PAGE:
how the data will be collected and analyzed;
and evidence that the program uses the data collected to assess quality and stimulate performance improvement.
The ASC must measure, analyze, and track quality indicators,
adverse patient events,
and other aspects of performance that includes care and services furnished in the ASC.
The ASC must set priorities for its performance improvement activities that – Focus on high risk, high volume, and problem-prone areas.
Consider incidence, prevalence and severity of problems in those areas.
Affect health outcomes, patient safety and quality of care.
Ask what the rationale is for the particular indicators that the ASC has chosen to track.
Ask the staff responsible for QAPI what the method and frequency is for data collection for each QAPI program indicator.
The program must incorporate quality indicator data, including patient care and other relevant data regarding services furnished in the ASC.
The ASC must use the data collected to – Monitor the effectiveness and safety of its services, and quality of its care.
Identify opportunities that could lead to improvements and changes in its patient care.
Performance improvement activities must track adverse patient events, examine their causes, implement improvements, and ensure that improvements are sustained over time.
The ASC must implement preventive strategies throughout the facility targeting adverse patient events and ensure that all staff are familiar with these strategies.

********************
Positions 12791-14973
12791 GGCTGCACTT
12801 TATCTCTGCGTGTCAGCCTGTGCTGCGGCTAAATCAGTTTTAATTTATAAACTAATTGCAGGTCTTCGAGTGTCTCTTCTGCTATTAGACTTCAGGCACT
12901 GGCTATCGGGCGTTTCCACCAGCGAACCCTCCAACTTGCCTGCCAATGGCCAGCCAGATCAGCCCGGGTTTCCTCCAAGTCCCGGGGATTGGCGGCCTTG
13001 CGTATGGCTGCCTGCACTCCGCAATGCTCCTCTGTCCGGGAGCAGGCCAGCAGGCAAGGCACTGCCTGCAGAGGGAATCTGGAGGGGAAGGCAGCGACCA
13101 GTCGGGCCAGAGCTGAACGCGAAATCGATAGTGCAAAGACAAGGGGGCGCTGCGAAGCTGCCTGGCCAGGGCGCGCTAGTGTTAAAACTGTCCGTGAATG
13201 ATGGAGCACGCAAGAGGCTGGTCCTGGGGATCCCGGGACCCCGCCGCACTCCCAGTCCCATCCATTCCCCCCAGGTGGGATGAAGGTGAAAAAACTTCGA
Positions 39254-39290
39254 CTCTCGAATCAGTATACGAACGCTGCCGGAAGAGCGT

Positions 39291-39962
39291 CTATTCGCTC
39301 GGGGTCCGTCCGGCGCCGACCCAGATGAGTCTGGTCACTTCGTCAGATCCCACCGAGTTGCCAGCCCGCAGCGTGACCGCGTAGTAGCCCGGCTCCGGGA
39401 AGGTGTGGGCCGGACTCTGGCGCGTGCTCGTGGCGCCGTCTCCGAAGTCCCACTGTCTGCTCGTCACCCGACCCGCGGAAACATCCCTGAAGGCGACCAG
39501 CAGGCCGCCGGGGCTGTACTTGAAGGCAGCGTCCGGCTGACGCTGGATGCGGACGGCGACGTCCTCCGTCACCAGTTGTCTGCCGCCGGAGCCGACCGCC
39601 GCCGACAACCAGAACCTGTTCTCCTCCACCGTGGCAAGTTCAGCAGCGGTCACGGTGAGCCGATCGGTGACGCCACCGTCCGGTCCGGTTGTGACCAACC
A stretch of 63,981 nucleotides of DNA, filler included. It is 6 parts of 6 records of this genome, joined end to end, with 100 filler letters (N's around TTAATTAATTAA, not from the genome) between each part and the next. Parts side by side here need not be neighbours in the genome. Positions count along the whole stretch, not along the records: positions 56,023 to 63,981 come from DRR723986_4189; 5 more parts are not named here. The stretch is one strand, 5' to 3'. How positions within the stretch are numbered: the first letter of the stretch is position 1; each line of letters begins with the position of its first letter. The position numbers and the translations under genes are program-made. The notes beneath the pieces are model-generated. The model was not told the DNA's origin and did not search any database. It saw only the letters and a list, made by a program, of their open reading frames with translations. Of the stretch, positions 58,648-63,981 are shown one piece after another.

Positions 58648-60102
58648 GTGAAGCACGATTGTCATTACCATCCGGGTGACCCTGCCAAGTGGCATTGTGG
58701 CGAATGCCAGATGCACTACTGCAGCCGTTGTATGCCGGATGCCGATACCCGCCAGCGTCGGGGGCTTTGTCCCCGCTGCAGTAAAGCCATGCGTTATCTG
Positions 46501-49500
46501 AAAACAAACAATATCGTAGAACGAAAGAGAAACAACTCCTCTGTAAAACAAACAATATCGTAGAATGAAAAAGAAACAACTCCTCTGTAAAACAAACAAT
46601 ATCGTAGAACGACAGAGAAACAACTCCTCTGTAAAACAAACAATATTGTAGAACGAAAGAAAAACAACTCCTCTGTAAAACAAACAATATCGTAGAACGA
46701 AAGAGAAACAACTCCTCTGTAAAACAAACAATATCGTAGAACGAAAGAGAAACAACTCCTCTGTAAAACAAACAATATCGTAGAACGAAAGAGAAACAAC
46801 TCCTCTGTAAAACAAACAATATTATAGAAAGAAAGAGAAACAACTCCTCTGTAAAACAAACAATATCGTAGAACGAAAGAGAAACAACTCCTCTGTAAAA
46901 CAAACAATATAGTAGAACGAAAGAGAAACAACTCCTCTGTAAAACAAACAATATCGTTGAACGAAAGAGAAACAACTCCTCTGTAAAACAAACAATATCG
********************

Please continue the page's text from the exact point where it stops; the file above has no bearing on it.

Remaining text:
The ASC must also have a method to ensure that the improvements it makes are sustained over time
ASC is required to make all staff aware of the strategies it has adopted for prevention of adverse events.
All staff involved in the preparation and administration of injectable medications should be aware of standard safe injection practices designed to avoid the transmission of infectious disease
Is the ASC collecting data on all of the indicators/measures it identified for its QAPI program? Is it collecting the data at the frequency specified in its QAPI program?
who is responsible for the data collection and analysis, and what their qualifications are?
provide examples of instances where it used QAPI data to identify opportunities for improving processes for providing care
how it trains staff on ways to prevent adverse events from occurring.
Ask ASC staff what they know about the ASC’s QAPI program, focusing in particular on staff awareness of policies and procedures for preventing adverse events.
The number and scope of distinct improvement projects conducted annually must reflect the scope and complexity of the ASC’s services and operations. One or more specific quality improvement projects each year.
The ASC must document the projects that are being conducted.
The documentation, at a minimum, must include the reason(s) for implementing the project, and a description of the project’s results.
ASC must keep records on its performance improvement projects.
Each project must, at a minimum, include an explanation of why the project was undertaken.
how the impact of the project is being monitored
documentation that explains what the results of the project were,